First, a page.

Flooding events in Canada: Yukon


The most common cause of flooding in the Yukon is the spring snowmelt freshet or a combination of snowmelt and rainfall. The annual freshet generally occurs in late-May or early June. Ice jam flooding also occurs primarily in May, during spring breakup, and in winter during freeze-up.

Flooding of the lakes in the upper reaches of the Yukon River sometimes happens as a result of a heavy winter snowpack followed by above-normal rainfall. It is most likely to take place during a year following the carryover of snow from the previous year. Maximum levels in the upper Yukon River are reached in August or September, coinciding with maximum glacial inputs from high elevations.

Intense summer rainfall events occur annually throughout the Territory. Their most notable impact is on highway stream crossings, occasionally necessitating road closures along the Alaska and South Canol highways.

Glacier outburst floods, or jökulhlaups, have happened in the recent past within the Alsek and Donjek River basins. Several active glacier-dammed lakes exist today in the St. Elias Mountains, some of which produce floods. Lake Alsek is one of the larger glacier-dammed lakes to have existed in the world since the Ice Ages.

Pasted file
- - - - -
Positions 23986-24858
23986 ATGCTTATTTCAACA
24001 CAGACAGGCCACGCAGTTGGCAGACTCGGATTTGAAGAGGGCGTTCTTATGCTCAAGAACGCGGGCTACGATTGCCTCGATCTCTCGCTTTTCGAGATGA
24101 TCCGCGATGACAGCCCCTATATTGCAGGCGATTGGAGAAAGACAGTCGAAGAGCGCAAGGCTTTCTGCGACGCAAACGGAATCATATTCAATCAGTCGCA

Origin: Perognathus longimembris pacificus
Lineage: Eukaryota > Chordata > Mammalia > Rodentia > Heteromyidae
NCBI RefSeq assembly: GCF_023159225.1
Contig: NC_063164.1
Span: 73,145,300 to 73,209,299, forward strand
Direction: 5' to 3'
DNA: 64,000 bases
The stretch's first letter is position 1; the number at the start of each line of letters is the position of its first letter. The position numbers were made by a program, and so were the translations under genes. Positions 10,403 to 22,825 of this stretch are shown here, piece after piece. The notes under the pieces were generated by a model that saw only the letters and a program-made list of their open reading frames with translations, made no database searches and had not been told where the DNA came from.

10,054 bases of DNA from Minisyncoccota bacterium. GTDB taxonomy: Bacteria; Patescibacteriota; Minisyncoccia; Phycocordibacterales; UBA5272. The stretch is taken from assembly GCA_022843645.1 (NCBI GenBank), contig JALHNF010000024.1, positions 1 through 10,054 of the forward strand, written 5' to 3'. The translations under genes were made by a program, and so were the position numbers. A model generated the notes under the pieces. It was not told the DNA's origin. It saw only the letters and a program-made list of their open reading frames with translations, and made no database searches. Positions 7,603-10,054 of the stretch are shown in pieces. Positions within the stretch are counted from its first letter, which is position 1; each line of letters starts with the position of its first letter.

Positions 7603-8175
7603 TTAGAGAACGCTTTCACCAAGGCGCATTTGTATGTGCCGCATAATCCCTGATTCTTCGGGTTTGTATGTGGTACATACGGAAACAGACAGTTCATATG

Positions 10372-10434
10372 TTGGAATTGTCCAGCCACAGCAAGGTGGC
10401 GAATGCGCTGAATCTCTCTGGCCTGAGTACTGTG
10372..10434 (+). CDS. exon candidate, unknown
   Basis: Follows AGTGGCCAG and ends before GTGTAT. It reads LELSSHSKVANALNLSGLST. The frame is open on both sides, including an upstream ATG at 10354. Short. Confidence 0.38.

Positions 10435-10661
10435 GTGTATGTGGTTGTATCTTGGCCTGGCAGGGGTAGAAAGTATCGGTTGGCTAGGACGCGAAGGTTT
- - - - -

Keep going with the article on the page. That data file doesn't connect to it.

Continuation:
Ice Jam Floods in the Yukon

In the Yukon, ice jam floods occur primarily during spring breakup, usually in May. They generally happen as a result of a backwater created by a downstream ice jam. The most severe events, however, are thought to be caused by surges moving downstream owing to the failure of one or more upstream ice jams which accumulate moving downstream. Dawson City on the Yukon River has historically been the community most susceptible to ice jam flooding.

Winter flooding also occurs in the Territory because of ice jamming during freeze-up. The most notable example of this happening is at Whitehorse, which experiences at least minor flooding annually, usually in December.

See Also: Anecodte: Yukon - Dawson City Flood, 1925

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